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Tigers don’t have the answer for Giants center field woes

The Tigers want to make trades, but this one seems unlikely

MLB: Detroit Tigers at Chicago White Sox Caylor Arnold-USA TODAY Sports

The waters have been fairly calm so far, but it will not be long before the MLB offseason takes off. Every fall, whispers and rumors regarding potential trades and free agent acquisitions pave the way for a flurry of transactions that will reshape rosters ahead of the new season the next spring. The season may start in April, but for all intents and purposes, the games begin now.

Unfortunately for fans of the Detroit Tigers, this offseason looks more like an opportunity to sell than a time to stack up the roster, which can be a little less headline-grabbing. Still, for the long-term prospects of the organization, the next few months could play a big role going forward. The Tigers have a prime chance to continue rebuilding the depth of the farm system, and jumping into the trade market is a great way capitalize on that.

Help needed in the Bay Area

Perhaps no team in 2017 was more disappointing than the San Francisco Giants, who finished with the same record as the Tigers. The problems for the Giants were spread across the board, with below-average numbers in wRC+, FIP, and position-player and pitcher fWAR. However, with plenty of talent still on the roster, the Giants are looking for a major bounce-back next season.

San Francisco’s vice president of baseball operations, Brian Sabean, was very clear about the team’s direction this offseason. “Center field needs to be upgraded,” Sabean said recently, as he also cited third base and the bullpen as target areas. While it was already clear that center field was a need, hearing it from someone the level of Sabean further emphasizes the likelihood of a deal being made.

The Giants featured a duo of Denard Span and Gorkys Hernandez in center field in 2017, who totaled 1.2 fWAR and 0.4 fWAR, respectively. Span recorded almost 200 more at bats at the position and hit a modest .272/.329/.427, while Hernandez hit just .255/.327/.326.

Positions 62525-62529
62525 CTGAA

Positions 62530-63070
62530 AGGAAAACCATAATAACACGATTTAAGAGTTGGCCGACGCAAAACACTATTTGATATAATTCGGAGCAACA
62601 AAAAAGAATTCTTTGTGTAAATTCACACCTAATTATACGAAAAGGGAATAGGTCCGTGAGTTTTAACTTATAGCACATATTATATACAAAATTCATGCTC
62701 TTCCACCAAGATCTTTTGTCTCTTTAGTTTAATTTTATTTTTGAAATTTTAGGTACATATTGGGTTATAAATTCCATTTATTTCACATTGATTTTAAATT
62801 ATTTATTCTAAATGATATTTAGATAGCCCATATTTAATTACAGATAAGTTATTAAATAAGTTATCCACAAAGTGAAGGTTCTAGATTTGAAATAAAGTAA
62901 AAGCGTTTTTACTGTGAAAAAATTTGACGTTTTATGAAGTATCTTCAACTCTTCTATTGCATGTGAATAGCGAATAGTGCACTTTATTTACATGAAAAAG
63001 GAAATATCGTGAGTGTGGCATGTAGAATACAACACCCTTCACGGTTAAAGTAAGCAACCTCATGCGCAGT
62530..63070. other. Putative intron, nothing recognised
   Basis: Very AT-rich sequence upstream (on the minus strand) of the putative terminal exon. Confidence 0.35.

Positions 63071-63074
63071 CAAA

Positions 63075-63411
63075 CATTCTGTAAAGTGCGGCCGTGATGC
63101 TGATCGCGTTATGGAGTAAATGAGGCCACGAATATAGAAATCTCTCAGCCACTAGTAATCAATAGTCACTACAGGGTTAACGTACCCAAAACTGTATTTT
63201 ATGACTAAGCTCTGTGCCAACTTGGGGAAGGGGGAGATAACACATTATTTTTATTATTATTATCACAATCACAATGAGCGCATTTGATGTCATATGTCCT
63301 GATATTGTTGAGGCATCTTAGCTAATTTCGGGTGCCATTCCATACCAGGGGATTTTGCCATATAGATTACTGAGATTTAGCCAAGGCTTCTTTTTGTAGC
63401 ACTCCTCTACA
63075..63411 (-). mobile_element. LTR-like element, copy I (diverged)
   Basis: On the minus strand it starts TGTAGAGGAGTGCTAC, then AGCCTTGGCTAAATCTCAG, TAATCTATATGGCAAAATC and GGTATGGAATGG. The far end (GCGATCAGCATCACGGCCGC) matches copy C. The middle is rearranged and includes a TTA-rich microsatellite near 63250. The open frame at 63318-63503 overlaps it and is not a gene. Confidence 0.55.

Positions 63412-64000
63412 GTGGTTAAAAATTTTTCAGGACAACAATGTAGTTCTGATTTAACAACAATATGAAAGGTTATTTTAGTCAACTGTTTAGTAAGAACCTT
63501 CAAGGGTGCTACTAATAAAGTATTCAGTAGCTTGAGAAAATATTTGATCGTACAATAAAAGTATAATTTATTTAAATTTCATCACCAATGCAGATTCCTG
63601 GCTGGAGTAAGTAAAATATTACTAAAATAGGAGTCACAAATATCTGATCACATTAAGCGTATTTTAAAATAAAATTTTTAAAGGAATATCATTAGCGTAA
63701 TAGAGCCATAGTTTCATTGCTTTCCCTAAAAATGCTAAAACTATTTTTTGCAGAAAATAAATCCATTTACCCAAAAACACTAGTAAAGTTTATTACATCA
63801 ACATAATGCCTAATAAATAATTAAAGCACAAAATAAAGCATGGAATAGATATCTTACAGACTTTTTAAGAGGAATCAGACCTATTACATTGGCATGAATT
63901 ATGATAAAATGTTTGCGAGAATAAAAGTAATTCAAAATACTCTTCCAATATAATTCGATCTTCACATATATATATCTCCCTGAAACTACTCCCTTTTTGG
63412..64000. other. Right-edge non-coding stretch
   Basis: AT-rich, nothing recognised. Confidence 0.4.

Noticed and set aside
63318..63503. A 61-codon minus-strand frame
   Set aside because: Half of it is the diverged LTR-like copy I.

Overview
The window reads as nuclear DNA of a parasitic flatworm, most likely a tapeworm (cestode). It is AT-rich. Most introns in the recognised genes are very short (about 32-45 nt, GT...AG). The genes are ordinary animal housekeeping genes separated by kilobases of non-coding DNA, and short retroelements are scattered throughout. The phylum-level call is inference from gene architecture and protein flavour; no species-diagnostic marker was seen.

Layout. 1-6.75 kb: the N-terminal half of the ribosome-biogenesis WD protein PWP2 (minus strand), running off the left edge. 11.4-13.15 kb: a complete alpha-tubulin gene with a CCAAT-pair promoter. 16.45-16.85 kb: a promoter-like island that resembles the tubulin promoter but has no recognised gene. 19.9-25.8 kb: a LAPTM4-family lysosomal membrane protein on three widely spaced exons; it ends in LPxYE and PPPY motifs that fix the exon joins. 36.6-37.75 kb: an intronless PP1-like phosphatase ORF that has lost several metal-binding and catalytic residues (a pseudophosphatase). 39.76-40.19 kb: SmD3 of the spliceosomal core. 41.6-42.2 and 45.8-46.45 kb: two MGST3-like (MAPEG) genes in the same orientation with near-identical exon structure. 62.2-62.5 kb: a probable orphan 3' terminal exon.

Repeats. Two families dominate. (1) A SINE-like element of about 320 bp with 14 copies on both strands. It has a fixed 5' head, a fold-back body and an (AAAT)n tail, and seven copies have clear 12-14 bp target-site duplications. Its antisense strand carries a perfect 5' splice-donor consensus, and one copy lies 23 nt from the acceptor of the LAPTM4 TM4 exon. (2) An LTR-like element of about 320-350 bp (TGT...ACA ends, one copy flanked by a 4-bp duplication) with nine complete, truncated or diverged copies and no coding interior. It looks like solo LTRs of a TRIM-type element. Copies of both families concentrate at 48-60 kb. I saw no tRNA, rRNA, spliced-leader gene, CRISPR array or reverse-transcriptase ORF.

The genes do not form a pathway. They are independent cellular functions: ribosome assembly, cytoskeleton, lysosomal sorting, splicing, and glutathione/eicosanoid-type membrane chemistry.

Hernandez graded out as an average defender, which does not do enough to outweigh his offensive limitations. Meanwhile, Span ranked second-worst among center fielders with -7.5 UZR and at the very bottom with -27 DRS. Neither player can be relied upon as an everyday player going forward, and even as a platoon piece their impact would be limited. This is why the Tigers should pick up the phone.

Thanks, but no thanks

Given the state of the situation listed above, the Giants are in no position to leave any stone unturned, but it would be highly unlikely for the Tigers to solve their problems. Detroit has been searching for an everyday center fielder themselves, and none of their three primary options stands out as an obvious choice for a move.

Right away, JaCoby Jones can be crossed off the list of potential trade candidates for San Francisco. Jones still has much brighter days ahead of him, but he is nowhere near ready enough to be a staple in the lineup. He spent the majority of 2017 in Triple-A and accumulated just 34 wRC+ with Detroit on the year. His 5 DRS in limited innings is encouraging, but he needs more time to develop at the plate.

Tyler Collins could be an intriguing player for San Francisco, especially given his defensive numbers. In 2017 he posted 4 DRS and 2.9 UZR in under 200 innings in center, representing a decent upgrade over current Giants’ fielders. His bat still leaves something to be desired, with 62 wRC+ leading to a negative fWAR last year, but Collins has posted better seasons in the past. Collins was also outrighted by the Tigers, so if the Giants wanted to sign him as a minor league free agent, they could do so without trading.

Realistically, Detroit’s best chance at a trade is Mikie Mahtook, a player who hit .276/.330/.457 with 107 wRC+ last season. Mahtook totaled 1.6 fWAR on the year but ended hot, recording 122 wRC+ during the second half. His defense graded below average, which does not solve the Giants’ issues in the field, but his bat could be an intriguing commodity.

Most likely, though, the Tigers do not line up as a great trade partner for the Giants. Their best option in Mahtook looks too similar to the current situation with Span and does not represent a big enough upgrade. Detroit should test their luck this offseason, but center field is unlikely to yield many results for the Tigers in the trade market.